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Because You Need to Know: 2019 Year-in-Review, Part 2

A multi-part series reviewing news stories and noteworthy new cases from across 2019

In the first Part, we reviewed selected industry news stories and useful new publications from 2019.  In this Part, we discuss selected social media and mobile devices cases from 2019.


Throughout the year, XDD rounds up industry news stories, noteworthy cases, and more in monthly “Because You Need to Know” posts.  In this series, we are reviewing some of the biggest developments and most interesting cases from across 2019.  In this Part, we discuss selected social media and mobile devices cases from 2019.  If you prefer to listen rather than to read, we also recently offered a free, one-hour educational webinar reviewing this material.  A recording of that program is available here.

Social Media Cases

  • In re the Paternity of B.J.M., 925 N.W.2d 580 (WI App Feb. 20, 2019) – In this Wisconsin state case, the appellate court reversed and remanded the matter to proceed under a new judge, after the trial court judge’s acceptance of a Facebook friend request from a litigant was determined to have “created a great risk of actual bias, resulting in the appearance of partiality.”
  • Calendar Research, LLC v. Stubhub, Inc., et al., No. CV 17-4062 SVW (SSx) (C.D. Cal. Mar. 14, 2019) – In this federal case, a party encountered significant technical challenges in collecting, reviewing, and producing Slack messages, including: an inability to obtain exports without upgrading from a free to a premium account, Slack’s unwillingness to provide a comprehensive export without consent of all users, and the need to identify and separate privileged communications. These challenges resulted in significant discovery delays and led to the court partially-granting a motion to compel.
  • Leon D. Milbeck v. Truecar, Inc., et al., No. CV 18-02612-SVW (AGRx) (C.D. Cal. May 2, 2019) – In this federal case, which had a “compressed discovery and trial schedule,” one party moved to compel production of relevant Slack messages. The other party opposed this motion with a detailed declaration of likely time, cost, and volume from their service provider, showing that production prior to trial would likely be impossible.  Based on this, the court denied the motion to compel production, but it left open the option of seeking a continuance of the trial if the requesting party would rather wait for the Slack production.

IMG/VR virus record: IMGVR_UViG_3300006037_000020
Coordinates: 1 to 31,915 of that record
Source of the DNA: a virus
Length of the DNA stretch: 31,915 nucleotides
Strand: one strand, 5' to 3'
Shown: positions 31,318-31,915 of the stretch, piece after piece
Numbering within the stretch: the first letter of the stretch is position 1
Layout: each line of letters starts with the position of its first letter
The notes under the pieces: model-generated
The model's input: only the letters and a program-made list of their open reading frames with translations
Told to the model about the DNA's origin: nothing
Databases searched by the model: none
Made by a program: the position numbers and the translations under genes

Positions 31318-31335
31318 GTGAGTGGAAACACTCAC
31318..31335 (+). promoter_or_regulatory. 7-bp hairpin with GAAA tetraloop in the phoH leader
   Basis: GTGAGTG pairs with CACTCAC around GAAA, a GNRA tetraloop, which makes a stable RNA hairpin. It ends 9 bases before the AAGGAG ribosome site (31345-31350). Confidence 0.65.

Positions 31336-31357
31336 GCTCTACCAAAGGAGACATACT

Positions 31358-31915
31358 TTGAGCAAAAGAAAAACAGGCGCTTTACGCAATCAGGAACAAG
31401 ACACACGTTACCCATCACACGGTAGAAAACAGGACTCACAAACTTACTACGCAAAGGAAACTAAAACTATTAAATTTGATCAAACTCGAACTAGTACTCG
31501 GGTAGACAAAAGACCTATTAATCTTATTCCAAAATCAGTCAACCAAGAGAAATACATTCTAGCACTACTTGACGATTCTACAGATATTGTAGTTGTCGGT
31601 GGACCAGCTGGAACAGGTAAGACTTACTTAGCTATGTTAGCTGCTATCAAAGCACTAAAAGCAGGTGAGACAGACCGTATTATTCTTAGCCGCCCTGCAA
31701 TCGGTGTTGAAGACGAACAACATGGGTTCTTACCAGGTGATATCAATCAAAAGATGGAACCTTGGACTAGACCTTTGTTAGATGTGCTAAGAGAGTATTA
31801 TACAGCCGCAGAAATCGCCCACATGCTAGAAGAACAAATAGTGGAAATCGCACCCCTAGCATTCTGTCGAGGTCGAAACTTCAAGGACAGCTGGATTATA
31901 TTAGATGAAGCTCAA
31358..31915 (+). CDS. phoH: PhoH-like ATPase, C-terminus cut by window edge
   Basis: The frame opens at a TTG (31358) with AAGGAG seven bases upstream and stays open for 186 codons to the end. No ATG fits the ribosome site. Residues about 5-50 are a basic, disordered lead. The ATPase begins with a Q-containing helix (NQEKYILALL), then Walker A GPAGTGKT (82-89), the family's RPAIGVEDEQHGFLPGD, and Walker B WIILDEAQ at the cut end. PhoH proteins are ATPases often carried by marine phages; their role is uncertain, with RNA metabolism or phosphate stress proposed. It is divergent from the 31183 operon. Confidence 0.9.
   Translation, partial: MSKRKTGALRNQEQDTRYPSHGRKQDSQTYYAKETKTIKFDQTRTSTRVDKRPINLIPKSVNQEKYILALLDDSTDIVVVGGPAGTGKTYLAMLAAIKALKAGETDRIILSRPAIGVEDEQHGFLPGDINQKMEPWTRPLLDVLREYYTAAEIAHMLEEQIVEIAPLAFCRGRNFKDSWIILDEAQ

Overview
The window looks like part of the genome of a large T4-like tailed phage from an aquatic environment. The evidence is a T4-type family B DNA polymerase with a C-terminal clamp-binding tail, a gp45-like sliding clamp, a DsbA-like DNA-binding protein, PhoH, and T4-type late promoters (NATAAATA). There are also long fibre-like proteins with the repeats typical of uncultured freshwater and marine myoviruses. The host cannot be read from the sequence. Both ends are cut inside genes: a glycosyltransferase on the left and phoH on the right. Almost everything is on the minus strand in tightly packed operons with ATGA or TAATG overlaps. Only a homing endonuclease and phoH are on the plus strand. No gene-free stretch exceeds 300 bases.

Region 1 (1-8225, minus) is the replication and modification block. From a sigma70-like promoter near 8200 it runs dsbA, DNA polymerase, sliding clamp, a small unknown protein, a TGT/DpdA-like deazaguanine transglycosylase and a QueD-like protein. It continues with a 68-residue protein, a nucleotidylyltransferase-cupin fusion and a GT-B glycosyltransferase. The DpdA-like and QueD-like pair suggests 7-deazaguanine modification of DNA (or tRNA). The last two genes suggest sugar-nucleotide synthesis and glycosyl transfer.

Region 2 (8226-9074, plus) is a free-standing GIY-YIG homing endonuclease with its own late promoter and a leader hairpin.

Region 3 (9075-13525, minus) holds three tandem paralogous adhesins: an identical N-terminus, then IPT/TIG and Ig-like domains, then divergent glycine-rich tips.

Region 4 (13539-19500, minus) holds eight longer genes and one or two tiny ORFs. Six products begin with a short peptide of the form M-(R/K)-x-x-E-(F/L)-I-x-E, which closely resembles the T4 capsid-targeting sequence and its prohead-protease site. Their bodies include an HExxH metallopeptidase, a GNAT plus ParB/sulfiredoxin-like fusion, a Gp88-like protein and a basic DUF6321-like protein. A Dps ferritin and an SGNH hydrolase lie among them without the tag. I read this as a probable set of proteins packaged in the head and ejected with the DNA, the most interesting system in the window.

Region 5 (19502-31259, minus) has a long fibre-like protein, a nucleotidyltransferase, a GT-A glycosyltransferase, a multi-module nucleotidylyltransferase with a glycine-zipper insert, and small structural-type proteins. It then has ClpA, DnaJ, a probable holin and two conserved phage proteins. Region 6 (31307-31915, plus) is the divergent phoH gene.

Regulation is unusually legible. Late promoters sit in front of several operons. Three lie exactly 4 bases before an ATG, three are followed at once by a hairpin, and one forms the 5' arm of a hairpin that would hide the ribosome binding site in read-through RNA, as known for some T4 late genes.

Mobile Devices Cases

  • Schnatter v. Papa John’s Intern’l Inc., No. 2018-0542-AGB (Del. Ct. Chan. Jan. 15, 2019) – In this Delaware state case, the court concluded that in certain roles (e.g., general counsel, board members) an individual’s legal or fiduciary duty to a company could make their relevant personal device communications discoverable: “if the custodians identified here . . . used personal accounts and devices to communicate about changing the Company’s relationship with Schnatter, they should expect to provide that information to the Company” [emphasis added]

Upcoming in this Series

In the next Part, we will continue our review of 2019 highlights with a discussion of selected ESI spoliation sanctions cases.


About the Author

Matthew Verga

Director of Education

Matthew Verga is an electronic discovery expert proficient at leveraging his legal experience as an attorney, his technical knowledge as a practitioner, and his skills as a communicator to make complex eDiscovery topics accessible to diverse audiences. A thirteen-year industry veteran, Matthew has worked across every phase of the EDRM and at every level from the project trenches to enterprise program design. He leverages this background to produce engaging educational content to empower practitioners at all levels with knowledge they can use to improve their projects, their careers, and their organizations.

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